2006 Weingut Emmerich Knoll, Loibner Grüner Veltliner, Vinothekfüllung Smaragd
If Le Montrachet is the vineyard that represents the apex of white Burgundy, then this wine, a careful selection of high altitude grapes from 4 small lots in the Wachau Valley, is the Montrachet of the Grüner Veltliner world. A strong statement, true, but the Knoll family has been making this wine since 1962 and they are still pouring bottles from the original vintage in their wonderful restaurant Loibnerhof in Unterloiben. This wine balances perfectly the peppery, pungent minerality of the grapes from the Kellerberg with the complexity of the Loibenberg vineyards, and it doesn’t hurt that 2006 is being widely acclaimed as the best vintage in Austria in recent memory. Opulent, rich, full-bodied, warm, and expressive: I recommend holding this one at least 5-8 years, and then drinking it with a lobster feast, although it will retain its youthful freshness for much, much longer. And the Baroque label? A painting from 1742 of St. Urban, patron saint of Austrian winemakers, that hangs over the bar in the Loibnerhof, where our webmaster Dave Egan and I spent a wonderful afternoon in the summer of 2003. The wine cost $65.75, is completely sold out, and, as far as I know, we were the only retailers in Seattle crazy enough to order it directly from the importer.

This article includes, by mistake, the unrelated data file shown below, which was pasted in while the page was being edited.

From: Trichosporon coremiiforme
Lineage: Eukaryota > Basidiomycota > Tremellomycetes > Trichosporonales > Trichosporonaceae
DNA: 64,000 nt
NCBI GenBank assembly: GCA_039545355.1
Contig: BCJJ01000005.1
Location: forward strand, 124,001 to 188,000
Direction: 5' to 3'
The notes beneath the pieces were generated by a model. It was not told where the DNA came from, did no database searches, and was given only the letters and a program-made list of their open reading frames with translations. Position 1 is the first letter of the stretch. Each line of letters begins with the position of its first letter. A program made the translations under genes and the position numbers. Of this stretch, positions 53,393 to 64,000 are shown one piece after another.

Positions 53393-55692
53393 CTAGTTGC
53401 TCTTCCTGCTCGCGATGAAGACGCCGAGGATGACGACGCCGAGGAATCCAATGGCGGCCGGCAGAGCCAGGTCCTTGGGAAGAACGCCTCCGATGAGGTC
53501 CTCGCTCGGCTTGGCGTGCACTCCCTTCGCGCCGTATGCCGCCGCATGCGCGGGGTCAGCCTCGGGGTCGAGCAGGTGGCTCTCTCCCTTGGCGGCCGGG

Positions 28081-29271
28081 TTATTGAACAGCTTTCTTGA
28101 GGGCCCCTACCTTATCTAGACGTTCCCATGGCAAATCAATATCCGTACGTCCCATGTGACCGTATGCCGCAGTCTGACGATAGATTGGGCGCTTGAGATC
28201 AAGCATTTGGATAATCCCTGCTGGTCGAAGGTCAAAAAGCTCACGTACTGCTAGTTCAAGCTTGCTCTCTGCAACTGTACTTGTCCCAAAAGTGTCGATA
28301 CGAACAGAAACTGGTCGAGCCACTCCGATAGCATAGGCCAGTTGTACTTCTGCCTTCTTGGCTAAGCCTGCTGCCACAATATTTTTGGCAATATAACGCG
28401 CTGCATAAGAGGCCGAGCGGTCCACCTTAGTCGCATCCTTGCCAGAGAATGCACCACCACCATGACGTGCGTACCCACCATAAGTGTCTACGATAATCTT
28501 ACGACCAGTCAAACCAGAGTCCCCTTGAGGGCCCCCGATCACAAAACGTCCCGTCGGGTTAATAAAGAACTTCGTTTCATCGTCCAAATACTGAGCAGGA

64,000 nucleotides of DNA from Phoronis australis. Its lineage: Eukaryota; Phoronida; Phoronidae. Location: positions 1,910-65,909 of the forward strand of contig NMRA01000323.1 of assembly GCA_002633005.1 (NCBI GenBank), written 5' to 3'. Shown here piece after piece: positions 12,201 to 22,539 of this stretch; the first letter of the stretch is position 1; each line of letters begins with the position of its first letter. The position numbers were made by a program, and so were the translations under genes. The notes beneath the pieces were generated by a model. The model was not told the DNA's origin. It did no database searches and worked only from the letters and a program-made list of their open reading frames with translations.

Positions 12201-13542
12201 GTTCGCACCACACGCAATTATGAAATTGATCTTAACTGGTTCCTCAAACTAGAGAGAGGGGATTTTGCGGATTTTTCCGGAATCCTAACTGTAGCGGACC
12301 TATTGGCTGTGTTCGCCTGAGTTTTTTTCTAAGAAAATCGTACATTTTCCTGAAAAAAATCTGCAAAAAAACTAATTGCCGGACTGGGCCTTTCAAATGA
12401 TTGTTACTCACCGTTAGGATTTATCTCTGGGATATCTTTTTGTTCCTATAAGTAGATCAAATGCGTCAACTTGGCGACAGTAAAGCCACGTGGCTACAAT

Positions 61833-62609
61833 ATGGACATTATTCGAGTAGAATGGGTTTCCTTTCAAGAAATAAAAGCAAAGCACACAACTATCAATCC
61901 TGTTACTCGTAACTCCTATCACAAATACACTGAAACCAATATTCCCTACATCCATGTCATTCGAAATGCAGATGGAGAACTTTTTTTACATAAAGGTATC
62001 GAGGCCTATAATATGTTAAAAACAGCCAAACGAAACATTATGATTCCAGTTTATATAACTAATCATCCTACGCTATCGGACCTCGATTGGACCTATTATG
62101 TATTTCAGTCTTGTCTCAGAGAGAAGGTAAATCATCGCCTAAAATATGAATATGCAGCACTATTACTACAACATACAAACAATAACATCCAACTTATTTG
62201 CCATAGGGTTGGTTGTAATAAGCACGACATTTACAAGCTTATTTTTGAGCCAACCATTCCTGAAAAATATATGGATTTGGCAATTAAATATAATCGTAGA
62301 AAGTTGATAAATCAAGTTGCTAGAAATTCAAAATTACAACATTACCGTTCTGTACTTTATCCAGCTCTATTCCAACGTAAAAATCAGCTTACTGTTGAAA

2002 La Gerla, Brunello di Montalcino
While the rains of 2002 did the winemakers of Tuscany no great favors, this wine is a good demonstration of the axiom that great winemakers make wonderful wine even in challenging vintages. Sergio Rossi has produced a rich, complex, and spicy Brunello, with lots of cherry and dark berry flavor – absolutely delicious and very limited. Here’s a chance to taste a traditionally styled Brunello, always a great match for red meat or venison, at a reasonable price: only $45. It was a big hit at our Collector’s Club tasting last month, and we still have a bit left after grabbing the last 3 cases available.